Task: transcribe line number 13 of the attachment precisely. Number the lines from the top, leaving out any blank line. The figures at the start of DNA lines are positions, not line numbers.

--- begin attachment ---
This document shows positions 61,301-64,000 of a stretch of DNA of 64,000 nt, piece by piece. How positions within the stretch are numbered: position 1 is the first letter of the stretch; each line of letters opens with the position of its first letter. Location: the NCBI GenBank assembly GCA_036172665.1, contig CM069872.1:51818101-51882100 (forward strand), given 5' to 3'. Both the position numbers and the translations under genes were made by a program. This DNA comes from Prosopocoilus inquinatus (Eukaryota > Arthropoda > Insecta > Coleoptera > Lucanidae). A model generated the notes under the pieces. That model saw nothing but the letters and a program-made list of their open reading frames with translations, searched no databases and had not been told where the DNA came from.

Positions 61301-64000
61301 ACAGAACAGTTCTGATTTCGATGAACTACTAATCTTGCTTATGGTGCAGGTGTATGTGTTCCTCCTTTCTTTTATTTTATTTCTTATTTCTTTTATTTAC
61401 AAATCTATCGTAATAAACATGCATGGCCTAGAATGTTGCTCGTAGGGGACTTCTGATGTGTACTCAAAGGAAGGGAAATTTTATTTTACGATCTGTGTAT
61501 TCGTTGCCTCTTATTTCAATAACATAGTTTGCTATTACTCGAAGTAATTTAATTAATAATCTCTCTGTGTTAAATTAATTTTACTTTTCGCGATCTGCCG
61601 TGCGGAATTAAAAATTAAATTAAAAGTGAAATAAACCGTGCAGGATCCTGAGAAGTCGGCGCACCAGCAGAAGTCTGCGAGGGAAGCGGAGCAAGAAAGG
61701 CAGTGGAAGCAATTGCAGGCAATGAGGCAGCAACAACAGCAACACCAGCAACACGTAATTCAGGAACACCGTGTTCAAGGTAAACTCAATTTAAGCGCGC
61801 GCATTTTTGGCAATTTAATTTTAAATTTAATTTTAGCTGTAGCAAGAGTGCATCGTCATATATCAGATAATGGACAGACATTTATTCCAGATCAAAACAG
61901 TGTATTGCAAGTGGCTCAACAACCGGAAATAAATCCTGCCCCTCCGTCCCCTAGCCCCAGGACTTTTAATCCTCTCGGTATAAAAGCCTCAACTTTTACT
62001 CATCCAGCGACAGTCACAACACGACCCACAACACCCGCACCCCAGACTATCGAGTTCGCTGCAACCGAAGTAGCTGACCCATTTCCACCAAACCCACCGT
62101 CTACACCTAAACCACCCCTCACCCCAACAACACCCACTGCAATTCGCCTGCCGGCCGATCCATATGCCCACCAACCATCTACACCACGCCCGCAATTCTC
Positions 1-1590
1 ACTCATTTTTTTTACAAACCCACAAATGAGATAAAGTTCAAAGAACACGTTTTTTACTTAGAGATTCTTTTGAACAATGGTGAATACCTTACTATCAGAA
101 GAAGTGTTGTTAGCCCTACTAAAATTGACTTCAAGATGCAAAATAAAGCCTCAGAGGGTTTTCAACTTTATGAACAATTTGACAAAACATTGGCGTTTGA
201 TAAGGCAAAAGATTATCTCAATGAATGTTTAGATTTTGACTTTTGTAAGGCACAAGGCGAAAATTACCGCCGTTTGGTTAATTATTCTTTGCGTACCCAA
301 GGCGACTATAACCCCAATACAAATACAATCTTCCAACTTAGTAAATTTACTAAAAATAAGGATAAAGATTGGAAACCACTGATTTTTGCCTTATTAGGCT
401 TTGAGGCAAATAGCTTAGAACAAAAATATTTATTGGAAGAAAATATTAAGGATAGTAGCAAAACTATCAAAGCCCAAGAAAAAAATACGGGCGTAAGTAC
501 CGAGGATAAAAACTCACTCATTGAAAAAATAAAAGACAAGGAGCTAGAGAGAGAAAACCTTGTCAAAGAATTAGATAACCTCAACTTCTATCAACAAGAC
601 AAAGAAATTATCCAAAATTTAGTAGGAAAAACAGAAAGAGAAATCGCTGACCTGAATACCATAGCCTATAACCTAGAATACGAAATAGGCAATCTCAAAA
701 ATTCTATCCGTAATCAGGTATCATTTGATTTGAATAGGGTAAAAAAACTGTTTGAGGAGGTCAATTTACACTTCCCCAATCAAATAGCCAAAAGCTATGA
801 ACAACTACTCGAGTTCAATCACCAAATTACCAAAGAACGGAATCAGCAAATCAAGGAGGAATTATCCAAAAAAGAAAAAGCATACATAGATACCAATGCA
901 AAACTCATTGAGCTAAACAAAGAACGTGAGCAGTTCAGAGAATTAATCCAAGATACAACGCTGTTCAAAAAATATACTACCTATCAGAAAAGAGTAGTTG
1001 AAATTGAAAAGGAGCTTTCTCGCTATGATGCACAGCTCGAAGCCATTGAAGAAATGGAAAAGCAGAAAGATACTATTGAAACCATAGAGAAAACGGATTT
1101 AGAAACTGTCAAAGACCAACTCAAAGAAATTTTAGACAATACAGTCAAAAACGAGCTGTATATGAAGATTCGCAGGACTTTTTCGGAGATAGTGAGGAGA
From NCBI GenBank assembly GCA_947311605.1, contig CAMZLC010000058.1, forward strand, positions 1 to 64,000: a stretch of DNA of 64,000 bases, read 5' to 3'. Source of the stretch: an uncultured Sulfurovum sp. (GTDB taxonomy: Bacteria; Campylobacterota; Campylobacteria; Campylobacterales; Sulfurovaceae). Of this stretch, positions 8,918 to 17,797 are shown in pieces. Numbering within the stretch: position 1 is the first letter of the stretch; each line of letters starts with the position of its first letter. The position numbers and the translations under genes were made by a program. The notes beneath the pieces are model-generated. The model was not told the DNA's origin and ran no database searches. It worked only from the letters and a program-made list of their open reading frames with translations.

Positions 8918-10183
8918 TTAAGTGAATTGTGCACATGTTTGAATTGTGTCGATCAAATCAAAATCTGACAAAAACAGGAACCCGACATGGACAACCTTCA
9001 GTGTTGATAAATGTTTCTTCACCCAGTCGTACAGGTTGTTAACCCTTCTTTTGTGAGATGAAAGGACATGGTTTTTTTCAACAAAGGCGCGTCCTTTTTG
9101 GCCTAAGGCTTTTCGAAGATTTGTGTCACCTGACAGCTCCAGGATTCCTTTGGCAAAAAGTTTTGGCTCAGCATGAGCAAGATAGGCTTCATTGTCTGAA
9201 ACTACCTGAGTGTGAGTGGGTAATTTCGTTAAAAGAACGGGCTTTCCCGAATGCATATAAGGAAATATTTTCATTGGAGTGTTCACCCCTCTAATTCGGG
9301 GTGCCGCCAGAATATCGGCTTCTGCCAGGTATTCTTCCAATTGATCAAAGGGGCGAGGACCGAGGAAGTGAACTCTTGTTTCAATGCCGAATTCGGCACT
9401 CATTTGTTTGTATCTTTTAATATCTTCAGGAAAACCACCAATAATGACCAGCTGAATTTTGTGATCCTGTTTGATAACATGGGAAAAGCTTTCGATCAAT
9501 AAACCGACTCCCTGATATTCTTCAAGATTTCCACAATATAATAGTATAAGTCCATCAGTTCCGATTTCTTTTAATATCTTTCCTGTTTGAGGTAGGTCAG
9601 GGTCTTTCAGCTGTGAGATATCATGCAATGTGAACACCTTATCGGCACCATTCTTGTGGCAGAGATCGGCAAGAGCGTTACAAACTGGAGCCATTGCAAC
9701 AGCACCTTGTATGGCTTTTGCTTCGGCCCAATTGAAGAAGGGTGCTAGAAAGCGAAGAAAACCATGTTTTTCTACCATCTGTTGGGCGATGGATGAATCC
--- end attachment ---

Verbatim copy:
1 ACTCATTTTTTTTACAAACCCACAAATGAGATAAAGTTCAAAGAACACGTTTTTTACTTAGAGATTCTTTTGAACAATGGTGAATACCTTACTATCAGAA